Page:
For the second year in a row, and with a larger margin than 2014, the House of Representatives has approved a measure denying the use of federal funds to undermine state-authorized medical cannabis laws
Amendment to extend same protections to state-authorized adult-use businesses narrowly misses majority
WASHINGTON, DC – For the second year in a row, and with 23 more votes in support than last year, the U.S. House of Representatives has voted to protect state-legal medical marijuana businesses, caregivers, and patients from federal interference and prosecution. With 242 Members of Congress, including more than 65 Republicans, voting in support of an amendment to the Commerce, Justice, and Science appropriations bill offered by Reps. Dana Rohrabacher (R-CA) and Sam Farr (D-CA), the House once again forbade the use of federal funds to raid, harass, or otherwise interfere with medical cannabis patients or providers in states where medical marijuana is legal.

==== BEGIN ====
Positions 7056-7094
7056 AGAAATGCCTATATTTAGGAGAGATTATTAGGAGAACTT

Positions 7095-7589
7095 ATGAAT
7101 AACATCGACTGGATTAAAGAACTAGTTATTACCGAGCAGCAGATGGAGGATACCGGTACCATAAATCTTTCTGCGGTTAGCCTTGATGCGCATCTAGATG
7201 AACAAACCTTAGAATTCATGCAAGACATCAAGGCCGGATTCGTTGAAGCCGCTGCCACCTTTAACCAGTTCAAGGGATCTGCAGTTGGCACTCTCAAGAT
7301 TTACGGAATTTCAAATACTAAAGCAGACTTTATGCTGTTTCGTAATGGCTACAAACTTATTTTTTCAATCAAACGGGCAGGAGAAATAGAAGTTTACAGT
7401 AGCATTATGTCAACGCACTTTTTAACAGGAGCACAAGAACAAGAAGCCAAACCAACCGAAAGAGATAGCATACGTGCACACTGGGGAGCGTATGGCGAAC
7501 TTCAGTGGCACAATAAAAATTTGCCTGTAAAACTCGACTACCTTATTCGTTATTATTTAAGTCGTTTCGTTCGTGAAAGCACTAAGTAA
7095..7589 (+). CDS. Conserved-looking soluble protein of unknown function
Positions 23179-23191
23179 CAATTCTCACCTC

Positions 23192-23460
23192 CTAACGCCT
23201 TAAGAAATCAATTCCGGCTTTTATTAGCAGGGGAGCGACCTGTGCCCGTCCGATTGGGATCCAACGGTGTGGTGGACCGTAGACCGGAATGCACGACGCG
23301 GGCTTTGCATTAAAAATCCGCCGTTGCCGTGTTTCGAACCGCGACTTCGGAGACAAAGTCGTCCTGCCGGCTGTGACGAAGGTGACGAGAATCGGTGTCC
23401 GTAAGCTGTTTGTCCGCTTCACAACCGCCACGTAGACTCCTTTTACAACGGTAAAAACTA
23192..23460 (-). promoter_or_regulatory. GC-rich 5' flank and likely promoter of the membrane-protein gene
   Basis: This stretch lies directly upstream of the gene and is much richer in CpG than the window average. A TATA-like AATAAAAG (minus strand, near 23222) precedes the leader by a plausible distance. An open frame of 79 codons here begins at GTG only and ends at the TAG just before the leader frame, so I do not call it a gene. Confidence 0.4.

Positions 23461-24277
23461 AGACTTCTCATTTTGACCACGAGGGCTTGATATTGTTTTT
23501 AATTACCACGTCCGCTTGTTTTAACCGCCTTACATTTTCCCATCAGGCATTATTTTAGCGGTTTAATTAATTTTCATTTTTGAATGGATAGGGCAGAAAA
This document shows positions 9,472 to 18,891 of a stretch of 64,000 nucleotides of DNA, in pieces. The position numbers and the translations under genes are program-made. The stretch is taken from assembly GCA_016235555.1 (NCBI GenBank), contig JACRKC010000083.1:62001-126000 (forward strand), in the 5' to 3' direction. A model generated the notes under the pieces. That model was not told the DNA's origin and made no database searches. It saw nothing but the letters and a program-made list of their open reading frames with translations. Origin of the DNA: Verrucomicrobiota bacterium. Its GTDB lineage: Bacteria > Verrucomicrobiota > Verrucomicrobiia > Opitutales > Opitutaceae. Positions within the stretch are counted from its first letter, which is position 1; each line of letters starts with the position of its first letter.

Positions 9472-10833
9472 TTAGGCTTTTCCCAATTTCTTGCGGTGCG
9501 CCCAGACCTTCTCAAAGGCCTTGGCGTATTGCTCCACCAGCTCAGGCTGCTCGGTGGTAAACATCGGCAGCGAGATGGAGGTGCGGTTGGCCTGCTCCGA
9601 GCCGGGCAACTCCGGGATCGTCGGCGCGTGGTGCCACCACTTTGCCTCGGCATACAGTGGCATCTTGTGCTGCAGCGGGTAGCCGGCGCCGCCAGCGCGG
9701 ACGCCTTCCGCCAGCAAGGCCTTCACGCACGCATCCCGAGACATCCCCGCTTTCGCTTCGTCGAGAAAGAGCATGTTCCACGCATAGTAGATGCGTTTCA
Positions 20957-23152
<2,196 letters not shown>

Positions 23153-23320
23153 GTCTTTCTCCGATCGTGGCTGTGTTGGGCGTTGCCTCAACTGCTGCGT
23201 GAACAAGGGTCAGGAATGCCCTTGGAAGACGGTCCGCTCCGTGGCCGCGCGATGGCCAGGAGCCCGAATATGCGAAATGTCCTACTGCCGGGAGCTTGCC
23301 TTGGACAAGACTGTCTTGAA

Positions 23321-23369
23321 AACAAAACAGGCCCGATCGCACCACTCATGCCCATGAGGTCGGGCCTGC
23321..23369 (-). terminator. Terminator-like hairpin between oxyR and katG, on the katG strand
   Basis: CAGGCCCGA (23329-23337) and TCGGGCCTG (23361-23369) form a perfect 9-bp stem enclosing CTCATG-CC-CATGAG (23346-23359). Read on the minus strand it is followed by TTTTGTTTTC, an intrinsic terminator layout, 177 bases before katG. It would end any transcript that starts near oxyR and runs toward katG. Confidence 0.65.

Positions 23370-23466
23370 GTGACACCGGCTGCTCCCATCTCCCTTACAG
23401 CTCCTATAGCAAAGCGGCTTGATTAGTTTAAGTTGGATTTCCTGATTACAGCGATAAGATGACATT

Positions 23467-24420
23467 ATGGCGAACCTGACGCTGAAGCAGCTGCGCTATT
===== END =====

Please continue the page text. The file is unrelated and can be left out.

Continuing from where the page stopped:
The 242-186 vote showed significant gains in support over last year’s historically successful vote on the same amendment, which totaled 219-189.
“Last year, Congress made history with the first-ever federal protections for medical marijuana caregivers and patients, and NCIA is happy to see that progress continue,” said National Cannabis Industry Association executive director Aaron Smith. “This is an issue with overwhelming bipartisan support throughout the nation, and it’s good to see that the House recognizes that it should respect the will of the American people in this way.”
An additional amendment, proposed by Reps. Tom McClintock (R-CA) and Jared Polis (D-CO), would have extended the same protections to non-medical retail marijuana businesses and consumers in states where adult-use sales have been legalized. The measure narrowly failed, 206-222, with more than 40 Republicans in support.
“We’re disappointed that some Members of Congress don’t think the principles of respect for state policies and voter mandates should be consistently applied, but we’re grateful to Rep. McClintock, Polis, and their co-sponsors for standing up for fairness,” said Smith. “We’ve very proud of the work that NCIA and our allies have done to educate policymakers about the critical need for federal marijuana policy reform, and we’ll build on this toward even greater success in the future.”